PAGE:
Peter Gleick: Water on the Moon

Moon water Cabeus

Image Courtesy: NASA 2009.
LCROSS Visible Light Camera image of the lunar south pole. Some south pole craters of interest are labeled, including Cabeus, where the LCROSS mission found water.

In a good indication of just how important water is to us, some of the most exciting news from the Moon since the initial 1969 landing has revolved around research to determine whether or not it has water.

Tantalizing hints have been accruing in recent years, and today NASA released the remarkable results of their most recent effort. According to Dr. Anthony Colaprete, chief scientist for the Lunar Crater Observation and Sensing Satellite (LCROSS) mission, along with other researchers at NASA, water vapor and ice were clearly detected on October 9th after NASA purposely crashed a rocket into a cold, dark crater near the Moon’s south pole.

Water Number: 25 gallons. The NASA mission measured about 25 gallons of water in the form of vapor and ice after punching a hole about 100 feet across in the surface of the moon. While that seems like a small amount, it suggests that there could be significant quantities in some locations.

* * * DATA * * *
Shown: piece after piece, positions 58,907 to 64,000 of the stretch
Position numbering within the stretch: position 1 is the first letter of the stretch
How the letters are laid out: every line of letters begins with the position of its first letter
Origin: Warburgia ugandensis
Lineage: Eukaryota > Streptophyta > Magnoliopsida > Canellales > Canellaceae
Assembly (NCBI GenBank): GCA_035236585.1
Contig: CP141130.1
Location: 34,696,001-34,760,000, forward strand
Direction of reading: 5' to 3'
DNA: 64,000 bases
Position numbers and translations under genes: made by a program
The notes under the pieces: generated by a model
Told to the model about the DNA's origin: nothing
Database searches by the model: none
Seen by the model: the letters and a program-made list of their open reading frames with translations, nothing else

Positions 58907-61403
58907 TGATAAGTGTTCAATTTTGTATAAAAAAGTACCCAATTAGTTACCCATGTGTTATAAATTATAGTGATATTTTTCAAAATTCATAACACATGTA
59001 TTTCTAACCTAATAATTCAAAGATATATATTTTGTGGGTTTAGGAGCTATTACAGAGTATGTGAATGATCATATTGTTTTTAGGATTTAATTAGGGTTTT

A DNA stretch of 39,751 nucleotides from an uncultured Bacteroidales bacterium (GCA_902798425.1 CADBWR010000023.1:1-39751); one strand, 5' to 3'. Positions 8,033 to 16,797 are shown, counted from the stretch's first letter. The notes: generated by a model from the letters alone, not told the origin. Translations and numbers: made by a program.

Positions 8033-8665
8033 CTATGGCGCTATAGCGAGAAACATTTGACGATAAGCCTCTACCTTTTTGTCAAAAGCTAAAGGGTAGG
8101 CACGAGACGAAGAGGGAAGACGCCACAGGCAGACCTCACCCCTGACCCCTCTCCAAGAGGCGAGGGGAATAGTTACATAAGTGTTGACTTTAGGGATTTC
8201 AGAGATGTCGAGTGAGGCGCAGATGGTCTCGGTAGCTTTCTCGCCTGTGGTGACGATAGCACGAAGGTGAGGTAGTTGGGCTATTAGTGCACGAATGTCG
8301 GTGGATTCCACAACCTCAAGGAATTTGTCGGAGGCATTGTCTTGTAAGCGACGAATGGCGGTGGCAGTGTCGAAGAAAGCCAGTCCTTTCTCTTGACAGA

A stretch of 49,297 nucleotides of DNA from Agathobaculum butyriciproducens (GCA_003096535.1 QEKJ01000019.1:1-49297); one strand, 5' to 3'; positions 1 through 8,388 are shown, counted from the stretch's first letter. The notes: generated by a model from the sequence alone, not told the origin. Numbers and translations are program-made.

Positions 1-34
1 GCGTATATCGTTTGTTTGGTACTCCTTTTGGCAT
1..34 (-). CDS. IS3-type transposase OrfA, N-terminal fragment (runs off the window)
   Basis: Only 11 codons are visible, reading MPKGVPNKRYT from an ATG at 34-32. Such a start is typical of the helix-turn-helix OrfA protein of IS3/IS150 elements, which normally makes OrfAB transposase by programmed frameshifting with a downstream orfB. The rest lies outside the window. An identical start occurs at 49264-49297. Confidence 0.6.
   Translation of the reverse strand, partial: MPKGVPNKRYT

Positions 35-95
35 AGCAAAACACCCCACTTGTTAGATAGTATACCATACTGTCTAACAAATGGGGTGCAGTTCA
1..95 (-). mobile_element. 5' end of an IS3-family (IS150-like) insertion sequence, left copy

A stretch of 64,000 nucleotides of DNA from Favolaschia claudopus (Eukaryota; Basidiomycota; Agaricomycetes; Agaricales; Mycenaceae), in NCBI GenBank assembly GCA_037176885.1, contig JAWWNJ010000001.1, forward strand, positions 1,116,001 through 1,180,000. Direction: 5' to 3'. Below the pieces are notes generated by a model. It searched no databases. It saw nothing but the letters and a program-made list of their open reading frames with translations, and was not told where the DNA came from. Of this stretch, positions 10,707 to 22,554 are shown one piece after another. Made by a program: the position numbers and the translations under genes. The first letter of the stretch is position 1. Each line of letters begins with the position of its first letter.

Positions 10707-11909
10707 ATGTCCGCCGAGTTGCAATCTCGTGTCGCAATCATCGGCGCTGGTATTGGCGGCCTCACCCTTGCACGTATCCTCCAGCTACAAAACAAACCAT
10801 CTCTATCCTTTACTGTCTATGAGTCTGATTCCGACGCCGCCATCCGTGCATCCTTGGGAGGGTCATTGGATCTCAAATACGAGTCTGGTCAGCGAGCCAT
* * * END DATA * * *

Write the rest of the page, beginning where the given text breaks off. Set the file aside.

Peter Gleick
Dr. Peter Gleick is president of the Pacific Institute, an internationally recognized water expert and a MacArthur Fellow.

Why do we care? Obviously, this water isn’t going to help solve any of our water problems here on earth. But if we do, as a species, move out into space, water is the single most important resource we can find. It is too heavy to move water from the surface of the Earth into space, but if we can find it out there, it can be used for drinking water, to make oxygen for breathing, hydrogen for rocket fuel, and to produce food.

There are all sorts of other efforts underway to find water in space. In 2002, we published a small analysis of these efforts and some of the results in a piece “Water and Space,” by Elizabeth Chalecki. That essay is published in the 2002-2003 volume of The World’s Water (from Island Press).

I have mixed feelings about the value of the space program, and without a doubt, this is probably the most expensive water we’ve ever found. But, if we go to the moon, it could turn out to be among the most valuable as well.

Peter Gleick

Dr. Gleick’s blog posts are provided in cooperation with the SFGate. Previous posts can be found here.

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